Monday, September 1, 2008

Format is important


LET us take a look at letter writing this week. Students are usually tested on two types of letter writing in the SPM 1119 paper – formal letters or informal letters.

Many of you are familiar with the latter, which are often referred to as social or friendly letters. These are written to family members or friends.

The former includes letters of complaint, letters requesting permission, letters of enquiry and application letters.

The formal letter can be quite problematic for some students. One reason is its format; another is the language used.

General guidelines to remember when writing a formal letter

To achieve the desired effect on the reader, a formal letter should be:

·Set out in the correct format.

·Short and to the point.

·Well presented.

·Polite, even if you are voicing your unhappiness or dissatisfaction.


Pay attention to the format/layout which varies, depending on the conventions used. In this lesson, only one format will be highlighted (see sample letter below).

a. The name/position and address of the sender.

This should appear at the top left-hand corner. You need not write your name and position here as it appears at the bottom of the letter.

b. A line across the page is mandatory in most letters.

c. The position and address of the recipient.

The position and address of the person you are writing to should appear below the line, on the left-hand side. You can include the name of the recipient, if you know who he/she is.

d. Date.

This is usually written on the right-hand side, on the same line as the last line of the recipient’s address. The month is usually written in words (not numbers) and in capital letters.

e. The salutation/greeting.

Use Dear Sir or Madam if you do not know the name of the person you are writing to.
If you do, use his or her title (e.g. Miss, Ms, Mr, Mrs or Dr) and the surname only.

f. Subject heading.

The subject heading gives the reader an idea what the letter is about. Write the subject heading directly below the salutation; it should be in bold or underlined.

g. The body of the letter.

The body of the letter refers to the content of your letter; it should be divided into short and clear paragraphs. The first paragraph should be short and state the purpose of writing (for example, to inform, complain, invite, etc). The rest of the paragraphs should contain the necessary information.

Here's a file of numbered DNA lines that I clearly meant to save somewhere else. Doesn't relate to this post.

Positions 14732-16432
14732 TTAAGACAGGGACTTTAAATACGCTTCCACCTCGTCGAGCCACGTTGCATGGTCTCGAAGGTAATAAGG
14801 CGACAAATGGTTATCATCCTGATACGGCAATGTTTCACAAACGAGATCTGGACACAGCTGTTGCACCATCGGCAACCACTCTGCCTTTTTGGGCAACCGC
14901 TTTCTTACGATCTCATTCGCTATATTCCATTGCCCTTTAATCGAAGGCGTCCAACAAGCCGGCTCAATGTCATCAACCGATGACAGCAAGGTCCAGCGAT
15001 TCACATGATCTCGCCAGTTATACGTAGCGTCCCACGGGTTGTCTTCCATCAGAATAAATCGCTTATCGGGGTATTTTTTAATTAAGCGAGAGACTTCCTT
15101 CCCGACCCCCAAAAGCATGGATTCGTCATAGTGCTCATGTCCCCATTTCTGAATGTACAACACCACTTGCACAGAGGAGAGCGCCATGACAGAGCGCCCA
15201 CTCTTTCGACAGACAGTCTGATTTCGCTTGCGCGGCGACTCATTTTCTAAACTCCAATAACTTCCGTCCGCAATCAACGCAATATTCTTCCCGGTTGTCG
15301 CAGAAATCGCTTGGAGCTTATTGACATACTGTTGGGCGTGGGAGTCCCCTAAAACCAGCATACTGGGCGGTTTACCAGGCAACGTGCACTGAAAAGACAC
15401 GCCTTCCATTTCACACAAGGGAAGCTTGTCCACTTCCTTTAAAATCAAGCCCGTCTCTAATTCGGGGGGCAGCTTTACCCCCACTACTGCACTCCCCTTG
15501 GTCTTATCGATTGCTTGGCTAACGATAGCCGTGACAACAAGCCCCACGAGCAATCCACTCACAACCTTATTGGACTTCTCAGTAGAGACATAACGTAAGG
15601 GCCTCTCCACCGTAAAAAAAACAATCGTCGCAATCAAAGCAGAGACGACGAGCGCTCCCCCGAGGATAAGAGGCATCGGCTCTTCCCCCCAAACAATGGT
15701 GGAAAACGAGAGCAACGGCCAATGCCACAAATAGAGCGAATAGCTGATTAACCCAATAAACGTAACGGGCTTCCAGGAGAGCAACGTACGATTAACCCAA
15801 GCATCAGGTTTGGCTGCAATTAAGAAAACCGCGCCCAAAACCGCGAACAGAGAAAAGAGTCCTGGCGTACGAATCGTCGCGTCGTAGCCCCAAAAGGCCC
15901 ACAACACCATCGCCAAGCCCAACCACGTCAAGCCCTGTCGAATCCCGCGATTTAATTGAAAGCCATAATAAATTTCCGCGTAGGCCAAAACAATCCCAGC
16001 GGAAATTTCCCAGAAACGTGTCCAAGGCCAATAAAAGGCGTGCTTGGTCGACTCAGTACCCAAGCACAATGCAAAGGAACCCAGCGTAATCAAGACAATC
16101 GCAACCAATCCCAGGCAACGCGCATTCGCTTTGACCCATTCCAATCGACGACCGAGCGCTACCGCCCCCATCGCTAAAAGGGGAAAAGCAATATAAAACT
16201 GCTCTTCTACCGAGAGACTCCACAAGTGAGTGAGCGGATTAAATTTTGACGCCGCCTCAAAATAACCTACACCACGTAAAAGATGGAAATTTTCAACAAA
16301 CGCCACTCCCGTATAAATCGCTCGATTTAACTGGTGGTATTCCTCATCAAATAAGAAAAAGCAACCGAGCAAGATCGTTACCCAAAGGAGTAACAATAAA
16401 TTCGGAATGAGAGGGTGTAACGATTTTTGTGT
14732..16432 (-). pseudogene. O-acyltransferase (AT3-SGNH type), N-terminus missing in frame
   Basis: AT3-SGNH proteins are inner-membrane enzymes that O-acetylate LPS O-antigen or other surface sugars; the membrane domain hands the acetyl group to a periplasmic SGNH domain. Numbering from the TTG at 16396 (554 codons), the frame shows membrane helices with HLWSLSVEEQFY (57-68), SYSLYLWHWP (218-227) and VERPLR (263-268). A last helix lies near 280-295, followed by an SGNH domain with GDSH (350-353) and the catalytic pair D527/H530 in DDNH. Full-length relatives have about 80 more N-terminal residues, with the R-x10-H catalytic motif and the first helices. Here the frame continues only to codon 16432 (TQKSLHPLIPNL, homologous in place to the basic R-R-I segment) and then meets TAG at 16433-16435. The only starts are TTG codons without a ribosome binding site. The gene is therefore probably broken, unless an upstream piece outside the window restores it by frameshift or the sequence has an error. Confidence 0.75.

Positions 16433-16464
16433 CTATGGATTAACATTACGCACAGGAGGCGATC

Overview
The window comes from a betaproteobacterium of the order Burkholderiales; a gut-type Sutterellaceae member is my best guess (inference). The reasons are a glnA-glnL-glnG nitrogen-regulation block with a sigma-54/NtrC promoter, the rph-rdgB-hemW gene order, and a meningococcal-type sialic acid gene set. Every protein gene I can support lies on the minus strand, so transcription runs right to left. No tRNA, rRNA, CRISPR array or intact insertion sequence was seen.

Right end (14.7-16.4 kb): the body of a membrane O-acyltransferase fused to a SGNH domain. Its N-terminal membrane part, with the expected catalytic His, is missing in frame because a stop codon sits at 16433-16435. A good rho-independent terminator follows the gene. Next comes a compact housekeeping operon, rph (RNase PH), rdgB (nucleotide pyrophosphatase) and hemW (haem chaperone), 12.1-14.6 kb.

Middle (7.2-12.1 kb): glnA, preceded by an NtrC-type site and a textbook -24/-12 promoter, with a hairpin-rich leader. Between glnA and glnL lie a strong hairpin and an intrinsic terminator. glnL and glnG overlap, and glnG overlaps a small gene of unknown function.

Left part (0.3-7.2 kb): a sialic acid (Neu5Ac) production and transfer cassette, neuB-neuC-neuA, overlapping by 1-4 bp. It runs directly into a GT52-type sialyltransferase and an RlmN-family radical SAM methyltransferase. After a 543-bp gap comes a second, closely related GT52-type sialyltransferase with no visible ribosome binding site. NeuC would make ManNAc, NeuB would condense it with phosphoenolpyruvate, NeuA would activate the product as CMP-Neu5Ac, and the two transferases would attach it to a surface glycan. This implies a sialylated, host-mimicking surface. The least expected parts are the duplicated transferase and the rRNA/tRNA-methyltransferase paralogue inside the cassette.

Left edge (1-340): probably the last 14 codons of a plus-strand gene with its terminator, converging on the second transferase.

Remember to organise the information in a clear and logical manner.

Avoid lengthy paragraphs.

The last paragraph should be precise. You should state the action you expect the recipient to take – e.g. send a refund, give a reply, etc. It is quite common to end a formal letter with a phrase such as “I look forward to hearing from you” or “I hope you will take immediate action to solve this problem”.

h. Closure.

Most people usually include a note of thanks.

i. Ending.

You can end the letter by writing “Yours faithfully”. Use “Yours sincerely” only if you know the name of the recipient. In other words, use “Yours sincerely” if you begin the letter with the name of the person, e.g. Dear Mr Tan.

j. Sender’s signature.

k. Name of the sender in capital letters.

Now, read the question and sample answer given below:

The English Language Society of your school wants to organise a one-day English Language Fest. As the secretary, you have been asked to write a letter to the chairman of your school’s Parent Teacher Association to ask for sponsorship of food and prizes.

In your letter, include details of the one-day camp:

Day, date, time, place.

Objectives — to encourage the usage of the English Language.

To promote fun and exciting ways to learn English.

Participation — open to Forms One and Two students.

Total: 75 students.

Mention the activities that will be held.

Request for sponsorship.

Mention reasons for sponsorship.

State the amount of money needed.


When writing your letter, you should remember to:

Set it out in the correct format.

Include all the points given.

Address the letter to the chairman of your school’s Parent Teacher Association.

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